Project to restore north Shropshire's mosses in running for international award

A project helping to restore the north Shropshire mosses - one of the rarest habitats on earth - has been shortlisted for an international award.

Restoring the mosses, photo Natural England
Restoring the mosses, photo Natural England

The Marches Mosses BogLIFE project is in the running for the 2022 Institution of Civil Engineers, People’s Choice Award.

This competition showcases the best of civil engineering, recognising projects that have a positive impact on the local economy and communities whilst at the same time, highlighting the positive benefits civil engineering has on people’s everyday lives and society as a whole.

The BogLIFE project was designed to restore Britain’s third-largest lowland raised peatbog within the Fenn’s, Whixall and Bettisfield Mosses National Nature Reserves. This habitat stores more than 10 times the carbon of the equivalent area of rainforest with a recent university study confirming that the Marches Mosses holds over one million tonnes.

Volunteers working on the mosses

Contractor for the project, WM Longreach of Bridgnorth said: “We are proud to have been involved in this forward-thinking project making a massive contribution to carbon reduction and the future wellbeing of our local region both environmentally and economically.”

Shropshire Wildlife Trust, Natural England and Natural Resources Wales have been working to restore 665 hectares of the Marches Mosses during the five year project.

Robert Duff for the BogLIFE project said: A UK-first for bog edge habitat restoration on this scale, the peatland landscape at multiple locations required reverse engineering, whilst sensitively designing and considering the ecology, wildlife, and local communities.

"Healthy peat bogs are vitally important for both nature recovery and tackling climate change. Its important that where we carry out restoration schemes they are carefully designed and sensitively undertaken in consultation with the local community."

A project team of local ecologists, designers, engineers and their apprentices, local contractors and BogLIFE project trainees have worked together closely despite the challenges of the pandemic, ensuring community engagement throughout. Supervising engineers on the projectincluded Lichfield based, RAB Consultants and also Wrexham based, WSP.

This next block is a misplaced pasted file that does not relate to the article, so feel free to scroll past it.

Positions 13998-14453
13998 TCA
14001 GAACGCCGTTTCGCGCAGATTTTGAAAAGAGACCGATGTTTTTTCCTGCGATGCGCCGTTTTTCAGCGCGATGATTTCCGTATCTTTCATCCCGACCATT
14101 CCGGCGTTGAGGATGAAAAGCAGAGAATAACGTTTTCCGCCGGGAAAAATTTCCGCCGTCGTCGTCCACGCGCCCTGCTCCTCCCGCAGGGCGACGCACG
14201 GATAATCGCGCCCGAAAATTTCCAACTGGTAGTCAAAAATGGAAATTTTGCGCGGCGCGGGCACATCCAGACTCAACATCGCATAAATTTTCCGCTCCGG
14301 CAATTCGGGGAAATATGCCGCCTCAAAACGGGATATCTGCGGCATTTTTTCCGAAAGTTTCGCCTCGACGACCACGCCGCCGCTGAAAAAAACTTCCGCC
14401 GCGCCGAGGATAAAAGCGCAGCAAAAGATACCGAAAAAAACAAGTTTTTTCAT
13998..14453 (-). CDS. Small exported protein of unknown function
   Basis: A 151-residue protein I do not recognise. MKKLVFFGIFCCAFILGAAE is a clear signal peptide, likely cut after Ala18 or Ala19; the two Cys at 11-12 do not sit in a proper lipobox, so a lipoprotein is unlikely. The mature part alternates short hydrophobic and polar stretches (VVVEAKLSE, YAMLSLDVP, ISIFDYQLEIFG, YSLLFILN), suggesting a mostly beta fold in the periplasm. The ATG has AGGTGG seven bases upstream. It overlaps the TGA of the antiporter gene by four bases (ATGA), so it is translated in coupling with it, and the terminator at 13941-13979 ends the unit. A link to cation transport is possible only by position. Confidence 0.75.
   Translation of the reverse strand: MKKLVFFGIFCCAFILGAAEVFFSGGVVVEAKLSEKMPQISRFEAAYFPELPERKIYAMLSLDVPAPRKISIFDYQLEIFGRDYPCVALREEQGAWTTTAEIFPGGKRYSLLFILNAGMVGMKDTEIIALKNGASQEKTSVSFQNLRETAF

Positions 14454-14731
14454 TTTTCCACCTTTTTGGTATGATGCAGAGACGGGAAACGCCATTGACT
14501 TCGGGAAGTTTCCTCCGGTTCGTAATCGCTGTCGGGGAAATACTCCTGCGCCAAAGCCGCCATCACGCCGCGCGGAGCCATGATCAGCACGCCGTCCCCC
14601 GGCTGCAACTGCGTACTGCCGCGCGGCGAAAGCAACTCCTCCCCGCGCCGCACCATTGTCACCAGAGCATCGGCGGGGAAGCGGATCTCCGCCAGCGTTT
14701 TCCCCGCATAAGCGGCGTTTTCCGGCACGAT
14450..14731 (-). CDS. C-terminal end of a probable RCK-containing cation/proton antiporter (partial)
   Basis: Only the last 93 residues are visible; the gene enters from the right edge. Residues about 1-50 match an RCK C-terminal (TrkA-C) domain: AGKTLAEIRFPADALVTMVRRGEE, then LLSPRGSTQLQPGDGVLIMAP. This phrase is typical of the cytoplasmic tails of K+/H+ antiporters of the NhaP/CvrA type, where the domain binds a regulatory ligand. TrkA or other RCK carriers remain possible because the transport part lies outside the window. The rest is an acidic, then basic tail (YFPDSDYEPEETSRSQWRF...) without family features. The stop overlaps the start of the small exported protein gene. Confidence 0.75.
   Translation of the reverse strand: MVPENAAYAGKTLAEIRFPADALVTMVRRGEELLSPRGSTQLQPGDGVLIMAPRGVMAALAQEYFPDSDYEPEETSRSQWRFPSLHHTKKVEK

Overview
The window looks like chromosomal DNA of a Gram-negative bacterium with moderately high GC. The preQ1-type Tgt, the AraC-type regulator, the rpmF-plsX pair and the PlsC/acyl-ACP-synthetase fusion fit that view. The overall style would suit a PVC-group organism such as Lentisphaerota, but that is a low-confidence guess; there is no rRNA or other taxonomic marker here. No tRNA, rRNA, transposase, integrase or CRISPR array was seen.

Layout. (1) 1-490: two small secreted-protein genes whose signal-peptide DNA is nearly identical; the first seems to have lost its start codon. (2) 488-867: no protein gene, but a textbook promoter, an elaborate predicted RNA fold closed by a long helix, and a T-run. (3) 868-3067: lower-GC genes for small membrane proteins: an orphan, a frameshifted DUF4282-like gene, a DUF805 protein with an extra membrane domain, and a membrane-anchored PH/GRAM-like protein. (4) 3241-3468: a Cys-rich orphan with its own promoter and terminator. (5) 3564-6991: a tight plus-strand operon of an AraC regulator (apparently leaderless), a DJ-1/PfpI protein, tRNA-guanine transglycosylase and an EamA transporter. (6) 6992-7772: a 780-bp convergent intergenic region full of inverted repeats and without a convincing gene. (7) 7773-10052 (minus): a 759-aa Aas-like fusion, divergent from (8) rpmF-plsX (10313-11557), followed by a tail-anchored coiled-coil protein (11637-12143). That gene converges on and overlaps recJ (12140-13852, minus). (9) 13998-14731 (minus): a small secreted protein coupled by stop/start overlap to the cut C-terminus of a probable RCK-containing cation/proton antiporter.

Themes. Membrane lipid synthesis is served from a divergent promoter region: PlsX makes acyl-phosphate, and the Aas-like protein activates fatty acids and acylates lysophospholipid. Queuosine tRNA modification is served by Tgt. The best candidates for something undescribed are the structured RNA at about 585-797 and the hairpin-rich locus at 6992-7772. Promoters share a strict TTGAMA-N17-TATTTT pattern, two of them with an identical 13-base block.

"Local involvement in the project has been key with volunteers devoting some 875 hours of their time to supporting its delivery. The community have been at the heart of this project not only in its execution but also in conception and design, with time spent liaising with disability advocates to ensure new audiences gain access to nature, another central goal of the project," Mr Duff said.

Other projects shortlisted are the Lekki Deep Sea Port Project, Nigeria, Lincoln Flood Defences, Wolshingham Sewage Treatment works, County Durham, Seacombe Ferry Terminal Refurbishment, Wallasey, and Stockingfield Bridge, Glasgow

The institution.s Midlands Regional Director, Jo Barnett, said: “What a great achievement for the Marches Mosses BogLIFE project to be shortlisted in the ICE People’s Choice Award. The standard of this competition was very high, and I am delighted that our region is being represented by this fantastic scheme and the great project team behind it. I do hope the local community gets behind this fantastic project and votes for it.”

The public vote opens at 10am on Tuesday, for six weeks, with the winner will be announced soon after voting closes.

Members of the public can view the projects and cast their votes here: https://www.ice.org.uk/what-is-civil-engineering/peoples-choice-award/.

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